cd /a/jumpstart
echo all | pkgadd -a admin.jumpstart -d \\
    facter-1.3.8,REV=2007.09.23-SunOS5.8-all-CSW.pkg -R /a
echo all | pkgadd -a admin.jumpstart -d \\
    puppet-0.23.2,REV=2007.09.23-SunOS5.8-all-CSW.pkg -R /a
cp S98puppetd /a/etc/rc2.d

echo "Teardown"
cd /
umount /a/jumpstart
rmdir /a/jumpstart

admin.jumpstart prevents pkgadd from asking most of its regular installation questions:

basedir=default is a basic one-time JASS installer:

echo "Running Jumpstart Security:"
if [ ! -f /etc/jass.done ]; then
    cd /opt/SUNWjass
    JASS_NOVICE_USER=0 ./bin/jass-execute -d secure.driver
    touch /etc/jass.done
    echo "...done"
    echo "Rebooting..."
    echo "...JASS already run."

The facter and puppet Solaris packages come from Gary Law. The S98puppetd file is slightly edited to make it run under Solaris versions earlier than 10:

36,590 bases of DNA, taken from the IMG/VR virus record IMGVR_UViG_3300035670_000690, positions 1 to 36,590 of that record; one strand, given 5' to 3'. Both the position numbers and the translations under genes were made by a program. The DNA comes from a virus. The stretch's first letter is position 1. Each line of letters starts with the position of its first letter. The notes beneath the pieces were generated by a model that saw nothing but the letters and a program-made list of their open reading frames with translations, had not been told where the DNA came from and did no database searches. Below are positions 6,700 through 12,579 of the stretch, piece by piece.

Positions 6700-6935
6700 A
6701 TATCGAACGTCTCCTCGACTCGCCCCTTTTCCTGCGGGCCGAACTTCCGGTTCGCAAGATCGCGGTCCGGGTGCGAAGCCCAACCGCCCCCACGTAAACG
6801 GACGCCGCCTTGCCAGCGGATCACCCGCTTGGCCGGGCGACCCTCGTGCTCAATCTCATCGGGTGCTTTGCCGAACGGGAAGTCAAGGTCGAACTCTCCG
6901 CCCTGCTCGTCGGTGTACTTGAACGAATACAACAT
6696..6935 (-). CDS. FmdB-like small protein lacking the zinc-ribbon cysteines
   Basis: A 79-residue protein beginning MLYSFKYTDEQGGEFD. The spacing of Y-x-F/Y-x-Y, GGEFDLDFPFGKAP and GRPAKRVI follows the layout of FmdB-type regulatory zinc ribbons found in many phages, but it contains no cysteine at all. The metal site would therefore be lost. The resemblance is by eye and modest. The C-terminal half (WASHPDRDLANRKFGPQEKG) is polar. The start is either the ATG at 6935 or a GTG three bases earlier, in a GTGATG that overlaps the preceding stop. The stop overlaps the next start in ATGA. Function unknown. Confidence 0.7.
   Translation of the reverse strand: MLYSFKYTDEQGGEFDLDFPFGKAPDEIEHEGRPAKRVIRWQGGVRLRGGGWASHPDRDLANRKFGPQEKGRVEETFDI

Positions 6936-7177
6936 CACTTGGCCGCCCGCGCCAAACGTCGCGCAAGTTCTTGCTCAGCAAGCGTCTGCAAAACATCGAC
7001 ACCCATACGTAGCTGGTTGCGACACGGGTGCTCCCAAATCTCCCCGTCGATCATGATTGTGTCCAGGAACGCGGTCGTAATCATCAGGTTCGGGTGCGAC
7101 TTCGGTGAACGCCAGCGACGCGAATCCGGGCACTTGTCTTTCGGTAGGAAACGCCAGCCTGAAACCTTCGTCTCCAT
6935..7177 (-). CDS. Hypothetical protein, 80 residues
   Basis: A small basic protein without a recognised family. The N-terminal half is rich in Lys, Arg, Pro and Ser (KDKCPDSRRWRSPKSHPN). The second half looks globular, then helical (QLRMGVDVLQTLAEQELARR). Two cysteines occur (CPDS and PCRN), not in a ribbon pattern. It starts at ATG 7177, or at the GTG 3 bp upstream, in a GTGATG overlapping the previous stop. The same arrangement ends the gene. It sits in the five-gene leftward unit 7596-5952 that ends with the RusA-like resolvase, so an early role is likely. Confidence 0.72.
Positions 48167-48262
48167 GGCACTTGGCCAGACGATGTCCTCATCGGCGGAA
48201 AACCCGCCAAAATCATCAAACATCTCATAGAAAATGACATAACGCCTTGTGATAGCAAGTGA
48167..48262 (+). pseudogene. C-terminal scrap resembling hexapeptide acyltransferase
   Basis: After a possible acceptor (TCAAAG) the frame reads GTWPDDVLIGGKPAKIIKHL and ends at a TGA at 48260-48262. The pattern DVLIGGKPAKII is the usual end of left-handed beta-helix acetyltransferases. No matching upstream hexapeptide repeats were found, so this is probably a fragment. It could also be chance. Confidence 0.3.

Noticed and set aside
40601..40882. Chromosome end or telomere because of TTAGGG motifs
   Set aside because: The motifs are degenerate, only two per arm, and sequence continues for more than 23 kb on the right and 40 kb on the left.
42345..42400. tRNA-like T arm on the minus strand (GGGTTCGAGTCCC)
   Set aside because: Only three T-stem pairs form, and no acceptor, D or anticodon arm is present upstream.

# This is the /etc/init.d file for puppetd
# Modified for CSW
# description: puppetd - Puppet Automation Client

#. /lib/svc/share/


export PATH


if [ ! -f /opt/csw/bin/ruby ]; then
    /opt/csw/bin/pkg-get -f install ruby

case "$1" in
    cd /
    # Start daemons.

    printf "Starting Puppet client services:"

    /opt/csw/bin/puppetd --factsync --server

    printf " puppetd"
    echo ""
    printf "Stopping Puppet client services:"
    kill `cat $pidfile`

    printf " puppetd"
    echo ""
    printf "Restarting Puppet client services:"
    kill -HUP `cat $pidfile`

    printf " puppetd"
    echo ""
    printf "Reloading Puppet client services:"

    kill -HUP `cat $pidfile`

        printf " puppetd"
        echo ""
    if [ -f $pidfile ]; then